Historic Annapolis holds more than 60 preservation easements on properties throughout the Historic District of Annapolis.
This page provides basic information on how the use of easements helps to perpetuate Annapolis’s distinctive character.
What is a preservation easement? An easement is a legal tool that guarantees the long-term protection of historic properties in private ownership. It is an agreement between a property owner (the grantor) and the holder of the easement (the grantee). The agreement governs how the current owner and any future owners must treat the property.
An easement on one property benefits the owners of adjacent properties as well as the larger community by assuring that a significant property will retain its historically and architecturally important features.
Who might want an easement? An easement is of interest to an owner who has devoted considerable time and resources to restoring and maintaining a property in a manner consistent with the property's historic period and architectural style—and who wants to assure the property's continued preservation once the property passes from his or her hands to another private owner.
The Annapolis Historic District Zoning Ordinance established a Historic Preservation Commission that reviews and regulates all proposed property alterations within the district. Yet the protection offered by this ordinance could be undermined in the future by changes in local government or local zoning regulations.
An easement will survive those changes because it "runs with the deed" to the property, in perpetuity, and cannot be modified due to changes in government or regulation.
What does an easement stipulate? In conveying an easement intended to preserve the exterior facade of a structure and/or the scenic views and surroundings, a property owner surrenders his/her and future owners' rights to make unrestricted alterations to the exterior (and, possibly, the interior) of the building. The owner may make alterations, but they will be subject to review and approval by the holder of the easement.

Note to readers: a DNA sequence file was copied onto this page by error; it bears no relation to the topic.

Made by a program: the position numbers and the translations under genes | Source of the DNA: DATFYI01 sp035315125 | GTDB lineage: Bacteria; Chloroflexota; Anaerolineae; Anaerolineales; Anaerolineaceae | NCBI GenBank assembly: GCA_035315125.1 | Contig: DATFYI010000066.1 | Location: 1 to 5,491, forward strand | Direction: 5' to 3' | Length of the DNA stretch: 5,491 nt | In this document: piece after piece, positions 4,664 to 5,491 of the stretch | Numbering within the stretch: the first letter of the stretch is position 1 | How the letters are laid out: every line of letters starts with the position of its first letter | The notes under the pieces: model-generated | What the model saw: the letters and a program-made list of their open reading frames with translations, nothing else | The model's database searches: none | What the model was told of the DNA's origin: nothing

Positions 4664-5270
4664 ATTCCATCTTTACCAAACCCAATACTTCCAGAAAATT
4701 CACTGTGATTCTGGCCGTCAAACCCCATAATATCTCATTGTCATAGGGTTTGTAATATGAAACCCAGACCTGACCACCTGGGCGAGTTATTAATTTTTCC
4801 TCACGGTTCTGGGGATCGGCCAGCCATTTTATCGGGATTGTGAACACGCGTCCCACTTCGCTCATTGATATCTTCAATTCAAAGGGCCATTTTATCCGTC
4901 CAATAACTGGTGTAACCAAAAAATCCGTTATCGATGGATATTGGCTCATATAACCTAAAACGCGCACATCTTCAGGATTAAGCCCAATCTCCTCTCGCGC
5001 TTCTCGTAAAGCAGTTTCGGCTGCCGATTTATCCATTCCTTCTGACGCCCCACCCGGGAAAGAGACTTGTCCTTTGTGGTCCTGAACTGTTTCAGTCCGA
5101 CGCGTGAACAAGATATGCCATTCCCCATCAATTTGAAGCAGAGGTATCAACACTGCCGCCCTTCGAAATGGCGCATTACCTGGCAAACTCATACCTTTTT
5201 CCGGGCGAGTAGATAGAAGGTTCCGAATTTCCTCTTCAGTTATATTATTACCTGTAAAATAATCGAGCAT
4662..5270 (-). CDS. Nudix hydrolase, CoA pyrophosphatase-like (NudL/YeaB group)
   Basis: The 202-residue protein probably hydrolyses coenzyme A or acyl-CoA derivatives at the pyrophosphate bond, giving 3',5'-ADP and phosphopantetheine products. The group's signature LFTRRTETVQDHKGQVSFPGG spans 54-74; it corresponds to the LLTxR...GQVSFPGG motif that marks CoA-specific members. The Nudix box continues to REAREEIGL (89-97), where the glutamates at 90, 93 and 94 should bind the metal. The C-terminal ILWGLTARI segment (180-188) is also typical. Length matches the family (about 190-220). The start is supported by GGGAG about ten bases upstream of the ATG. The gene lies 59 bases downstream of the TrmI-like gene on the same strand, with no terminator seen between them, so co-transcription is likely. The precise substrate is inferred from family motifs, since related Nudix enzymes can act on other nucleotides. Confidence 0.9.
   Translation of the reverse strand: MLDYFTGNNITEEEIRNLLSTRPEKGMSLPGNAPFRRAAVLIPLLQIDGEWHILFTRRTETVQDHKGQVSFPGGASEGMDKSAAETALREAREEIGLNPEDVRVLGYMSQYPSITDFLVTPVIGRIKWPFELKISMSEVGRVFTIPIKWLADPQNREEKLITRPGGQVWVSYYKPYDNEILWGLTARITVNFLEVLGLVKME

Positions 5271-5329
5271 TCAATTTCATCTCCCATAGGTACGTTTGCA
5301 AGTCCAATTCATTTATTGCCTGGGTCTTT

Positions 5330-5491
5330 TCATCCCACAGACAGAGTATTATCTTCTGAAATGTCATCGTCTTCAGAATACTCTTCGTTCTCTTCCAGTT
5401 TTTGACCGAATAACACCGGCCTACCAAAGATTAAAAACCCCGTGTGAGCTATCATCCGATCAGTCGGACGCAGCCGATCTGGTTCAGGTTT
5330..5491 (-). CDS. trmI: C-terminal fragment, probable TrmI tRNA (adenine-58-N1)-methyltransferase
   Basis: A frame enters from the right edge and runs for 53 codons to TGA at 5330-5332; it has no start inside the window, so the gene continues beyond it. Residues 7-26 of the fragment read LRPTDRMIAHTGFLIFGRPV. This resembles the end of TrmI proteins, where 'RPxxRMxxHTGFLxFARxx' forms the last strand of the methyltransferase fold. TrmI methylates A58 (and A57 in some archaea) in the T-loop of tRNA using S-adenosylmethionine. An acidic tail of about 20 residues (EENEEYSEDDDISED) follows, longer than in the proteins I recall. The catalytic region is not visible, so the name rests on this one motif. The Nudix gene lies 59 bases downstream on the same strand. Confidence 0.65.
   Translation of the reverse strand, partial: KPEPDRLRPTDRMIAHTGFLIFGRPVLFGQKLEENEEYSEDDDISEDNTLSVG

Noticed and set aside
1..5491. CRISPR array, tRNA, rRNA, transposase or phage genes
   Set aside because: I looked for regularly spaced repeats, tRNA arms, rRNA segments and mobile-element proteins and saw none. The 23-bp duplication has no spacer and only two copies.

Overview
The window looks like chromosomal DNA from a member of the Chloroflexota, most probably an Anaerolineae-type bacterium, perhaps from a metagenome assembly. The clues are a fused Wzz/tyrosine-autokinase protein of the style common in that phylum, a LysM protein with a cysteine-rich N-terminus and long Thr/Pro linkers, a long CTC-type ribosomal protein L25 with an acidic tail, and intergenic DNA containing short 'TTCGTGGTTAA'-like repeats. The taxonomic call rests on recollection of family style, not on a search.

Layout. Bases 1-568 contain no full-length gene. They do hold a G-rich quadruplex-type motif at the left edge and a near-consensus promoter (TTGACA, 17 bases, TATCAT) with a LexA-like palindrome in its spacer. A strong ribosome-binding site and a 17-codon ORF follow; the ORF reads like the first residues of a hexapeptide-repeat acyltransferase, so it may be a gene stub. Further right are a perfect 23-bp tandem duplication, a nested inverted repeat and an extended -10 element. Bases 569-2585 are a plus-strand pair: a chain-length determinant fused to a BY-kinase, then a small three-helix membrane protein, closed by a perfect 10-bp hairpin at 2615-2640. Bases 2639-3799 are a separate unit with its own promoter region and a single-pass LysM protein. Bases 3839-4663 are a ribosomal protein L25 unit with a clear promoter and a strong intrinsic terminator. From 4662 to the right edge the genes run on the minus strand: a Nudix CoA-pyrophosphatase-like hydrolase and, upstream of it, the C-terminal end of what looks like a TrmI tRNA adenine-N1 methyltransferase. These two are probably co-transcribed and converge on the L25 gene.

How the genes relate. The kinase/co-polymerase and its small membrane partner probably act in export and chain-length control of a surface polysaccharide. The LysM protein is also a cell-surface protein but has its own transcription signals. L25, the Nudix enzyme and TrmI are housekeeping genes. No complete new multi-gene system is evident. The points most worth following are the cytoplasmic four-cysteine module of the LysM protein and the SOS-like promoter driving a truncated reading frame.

The property owner does retain title to his or her property, together with all privileges and obligations of ownership—including the right to sell or lease the property.
Are there any tax benefits? A building owner may gain tax advantages by granting a preservation easement. The Internal Revenue Code permits an owner to donate (grant) a partial or full interest in a historic property to a tax-exempt charitable organization and receive a tax deduction for doing so.
The owner may get a deduction for granting a preservation easement if three conditions are met:
- The building is listed on the National Register of Historic Places, or is a contributing building within the boundaries of a historic district.
- The easement is donated to a "qualified organization" (such as Historic Annapolis) that is able to hold, monitor, and enforce the easement.
- The easement is granted in perpetuity.
EasementsTo discuss the possibility of granting an easement on your historic property, contact John Guild, at 410-990-4709 or email@example.com.
Public advocacyIn addition to holding many preservation easements, Historic Annapolis's preservation role includes providing expert review, testimony, and consultation. Learn more.